Judge Tosses Lawsuit Claiming Apple Sold MacBooks With Defective Logic Boards

It looks as though Apple will escape another courtroom battle. U.S. District Judge William Alsup has rejected a lawsuit that claimed that Apple knowingly sold MacBook computers with defective logic boards

The plaintiffs, Uriel Marcus and Benedict Verceles, filed the original putative class action complaint back in May 2014. They claimed that even though Apple billed the MacBook Pro as “the world’s most advanced notebook,” it was a defective machine that was doomed to failure.

Marcus purchased a MacBook Pro in May 2012, only to have its logic board fail after 18 months of regular use. Apple confirmed that the logic board failed and declined to repair the machine free of charge because it was well outside of the warranty period. A Genius Bar employee reportedly told Marcus, “You should have bought the warranty,” referring to the AppleCare extended warranty.


Verceles, on the other hand, bought a new MacBook Pro in July 2011, only to have the logic board fail just a month later. The logic board was replaced under warranty by Apple, but failed once again two years later. Again, Apple declined to offer a free replacement/repair for the defective part.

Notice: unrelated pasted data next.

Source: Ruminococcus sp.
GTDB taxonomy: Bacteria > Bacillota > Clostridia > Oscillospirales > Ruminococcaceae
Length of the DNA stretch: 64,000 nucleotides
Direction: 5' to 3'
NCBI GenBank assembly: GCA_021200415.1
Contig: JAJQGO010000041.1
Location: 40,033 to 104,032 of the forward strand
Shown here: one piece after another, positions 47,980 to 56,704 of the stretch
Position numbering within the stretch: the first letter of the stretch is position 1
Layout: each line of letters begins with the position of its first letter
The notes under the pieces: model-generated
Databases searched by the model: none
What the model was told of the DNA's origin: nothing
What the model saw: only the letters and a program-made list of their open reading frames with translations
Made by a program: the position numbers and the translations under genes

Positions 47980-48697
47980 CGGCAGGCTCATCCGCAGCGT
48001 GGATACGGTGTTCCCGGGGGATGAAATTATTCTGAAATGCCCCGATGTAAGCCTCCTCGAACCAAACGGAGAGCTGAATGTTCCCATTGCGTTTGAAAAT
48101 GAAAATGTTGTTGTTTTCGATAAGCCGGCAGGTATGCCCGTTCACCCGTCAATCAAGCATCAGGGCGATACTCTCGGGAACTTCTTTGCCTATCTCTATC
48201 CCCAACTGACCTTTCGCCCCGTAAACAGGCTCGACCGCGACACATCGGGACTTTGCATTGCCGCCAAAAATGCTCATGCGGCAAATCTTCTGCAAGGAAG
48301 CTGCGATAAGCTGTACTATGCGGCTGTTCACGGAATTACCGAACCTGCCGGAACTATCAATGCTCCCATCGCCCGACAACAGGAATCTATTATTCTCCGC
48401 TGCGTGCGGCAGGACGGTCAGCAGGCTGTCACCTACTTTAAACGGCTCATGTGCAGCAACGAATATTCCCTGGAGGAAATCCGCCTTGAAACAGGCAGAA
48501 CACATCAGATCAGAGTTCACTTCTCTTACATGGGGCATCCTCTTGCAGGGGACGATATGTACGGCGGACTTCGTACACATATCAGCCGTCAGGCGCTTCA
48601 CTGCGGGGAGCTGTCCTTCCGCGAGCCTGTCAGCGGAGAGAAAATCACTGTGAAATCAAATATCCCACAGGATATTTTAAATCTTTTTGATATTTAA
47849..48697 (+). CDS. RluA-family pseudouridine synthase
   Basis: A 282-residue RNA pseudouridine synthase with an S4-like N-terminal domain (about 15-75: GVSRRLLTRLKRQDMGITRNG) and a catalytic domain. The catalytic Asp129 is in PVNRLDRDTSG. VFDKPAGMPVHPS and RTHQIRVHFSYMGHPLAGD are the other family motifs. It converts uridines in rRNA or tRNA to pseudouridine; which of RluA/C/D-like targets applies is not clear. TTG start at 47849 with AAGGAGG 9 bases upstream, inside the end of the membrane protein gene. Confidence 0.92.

Marcus and Verceles leveled a number of claims against Apple including numerous violations of both Texas and California consumer protection laws, and breach of warranty. The pair also accused Apple of “selling defective and non-merchantable laptops,” “failing to use reasonable care in testing its laptops,” and “continuing to sell its defective laptops after learning that the logic boards would fail prematurely.”

But Judge Alsup wasn’t buying what Marcus and Verceles were trying to sell, indicating that they failed to prove that Apple acted with malice. "Plaintiffs have failed to allege that Apple's logic boards were unfit for their ordinary purposes or lacked a minimal level of quality," said Judge Alsup. "Both plaintiffs were able to adequately use their computers for approximately 18 months and two years, respectively."

Judge Alsup has given the plaintiffs until January 22 to amend their existing complaint.